Go on, I’ll go on
Back from 10 days of travel, rejuvenated from a mostly off-the-grid existence. While São Paulo experienced its rainiest months since 1943, Rio de Janeiro’s winter turned into a vernal tropics, complete with all-you-can-eat tangerines and mangoes. There are vast, dull sounds, buzzing and drilling and crying babies that seem to loop endlessly. There is no such thing as silence in this city.
I don’t too much exteriorizing of inner psychological states in this space, nor do I use it to collect the strands of life strewn around, but some realizations of what lies ahead are sinking in. Paper abstracts, film proposals, looming research deadlines, translation and poetry submissions, teaching commitments, not to mention wrapping up the accouterments of life Brazil, where I’ve called home this year.
In moments of anticipated stress I like to re-read the second act of Waiting for Godot—not the scene where Vladimir and Estragon decide not to hang themselves, even though it will give them erections—after that, when they contemplate the merits of staying sentient. Their rhetoric favors moving forward (‘Well, shall we go? —Yes, let’s go.’) but they stay stuck in place, ‘they do not move.’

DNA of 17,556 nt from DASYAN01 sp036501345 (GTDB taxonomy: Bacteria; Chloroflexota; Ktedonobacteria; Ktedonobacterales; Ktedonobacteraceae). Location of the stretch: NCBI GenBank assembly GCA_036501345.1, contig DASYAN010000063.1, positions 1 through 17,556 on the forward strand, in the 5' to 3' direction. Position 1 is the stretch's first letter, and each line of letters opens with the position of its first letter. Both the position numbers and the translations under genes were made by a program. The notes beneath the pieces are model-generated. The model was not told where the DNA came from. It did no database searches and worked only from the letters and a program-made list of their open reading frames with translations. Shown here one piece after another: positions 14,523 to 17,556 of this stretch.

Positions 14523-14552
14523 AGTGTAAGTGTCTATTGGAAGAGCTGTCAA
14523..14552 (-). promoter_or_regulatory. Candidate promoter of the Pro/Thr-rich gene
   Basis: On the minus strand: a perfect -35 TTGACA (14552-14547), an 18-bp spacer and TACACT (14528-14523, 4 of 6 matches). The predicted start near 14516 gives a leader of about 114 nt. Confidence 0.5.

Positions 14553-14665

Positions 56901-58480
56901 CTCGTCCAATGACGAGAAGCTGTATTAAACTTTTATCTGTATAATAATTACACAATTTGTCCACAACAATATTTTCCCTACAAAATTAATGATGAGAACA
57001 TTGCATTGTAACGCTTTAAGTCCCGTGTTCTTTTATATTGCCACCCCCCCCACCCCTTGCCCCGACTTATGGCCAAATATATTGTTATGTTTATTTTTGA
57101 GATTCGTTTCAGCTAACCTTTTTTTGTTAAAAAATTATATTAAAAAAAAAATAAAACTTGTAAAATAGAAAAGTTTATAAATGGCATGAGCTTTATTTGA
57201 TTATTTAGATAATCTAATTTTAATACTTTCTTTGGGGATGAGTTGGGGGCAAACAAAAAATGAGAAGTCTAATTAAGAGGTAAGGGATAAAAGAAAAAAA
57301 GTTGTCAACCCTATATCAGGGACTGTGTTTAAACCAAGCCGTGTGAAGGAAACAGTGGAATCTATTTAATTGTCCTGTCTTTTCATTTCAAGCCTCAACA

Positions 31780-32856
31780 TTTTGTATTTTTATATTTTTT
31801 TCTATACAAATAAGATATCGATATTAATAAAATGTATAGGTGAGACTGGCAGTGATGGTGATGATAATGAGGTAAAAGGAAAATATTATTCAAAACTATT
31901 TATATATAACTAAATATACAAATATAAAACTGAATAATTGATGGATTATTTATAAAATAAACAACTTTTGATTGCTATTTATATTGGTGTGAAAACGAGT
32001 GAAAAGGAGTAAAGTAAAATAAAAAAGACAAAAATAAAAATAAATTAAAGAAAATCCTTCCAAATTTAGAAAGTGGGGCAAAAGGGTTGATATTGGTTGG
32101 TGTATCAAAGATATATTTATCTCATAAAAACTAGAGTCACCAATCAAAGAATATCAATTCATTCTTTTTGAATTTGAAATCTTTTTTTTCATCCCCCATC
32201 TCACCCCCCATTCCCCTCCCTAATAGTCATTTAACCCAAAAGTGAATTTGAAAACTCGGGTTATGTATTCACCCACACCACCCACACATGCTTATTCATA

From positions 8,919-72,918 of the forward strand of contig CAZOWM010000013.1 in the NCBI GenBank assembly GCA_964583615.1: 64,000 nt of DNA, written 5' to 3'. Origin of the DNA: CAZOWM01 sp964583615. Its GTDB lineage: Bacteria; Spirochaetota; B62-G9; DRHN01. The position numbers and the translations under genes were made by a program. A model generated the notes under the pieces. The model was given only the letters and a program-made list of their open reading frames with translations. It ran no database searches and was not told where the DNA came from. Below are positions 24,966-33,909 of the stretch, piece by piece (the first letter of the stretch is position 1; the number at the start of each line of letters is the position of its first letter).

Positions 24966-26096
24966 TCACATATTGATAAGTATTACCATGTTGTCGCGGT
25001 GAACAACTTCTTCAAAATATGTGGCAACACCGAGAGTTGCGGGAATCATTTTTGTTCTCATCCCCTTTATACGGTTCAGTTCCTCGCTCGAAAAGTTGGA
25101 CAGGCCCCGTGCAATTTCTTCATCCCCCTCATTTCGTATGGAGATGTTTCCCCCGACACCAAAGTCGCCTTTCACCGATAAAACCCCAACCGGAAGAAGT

The most important thing is staying curious, moving forward, moving, moving, even if there is no FEMA to save you.
(Photo: Lower Ninth Ward, New Orleans, Paul Chan and Creative Time’s production of WfG, 2007.)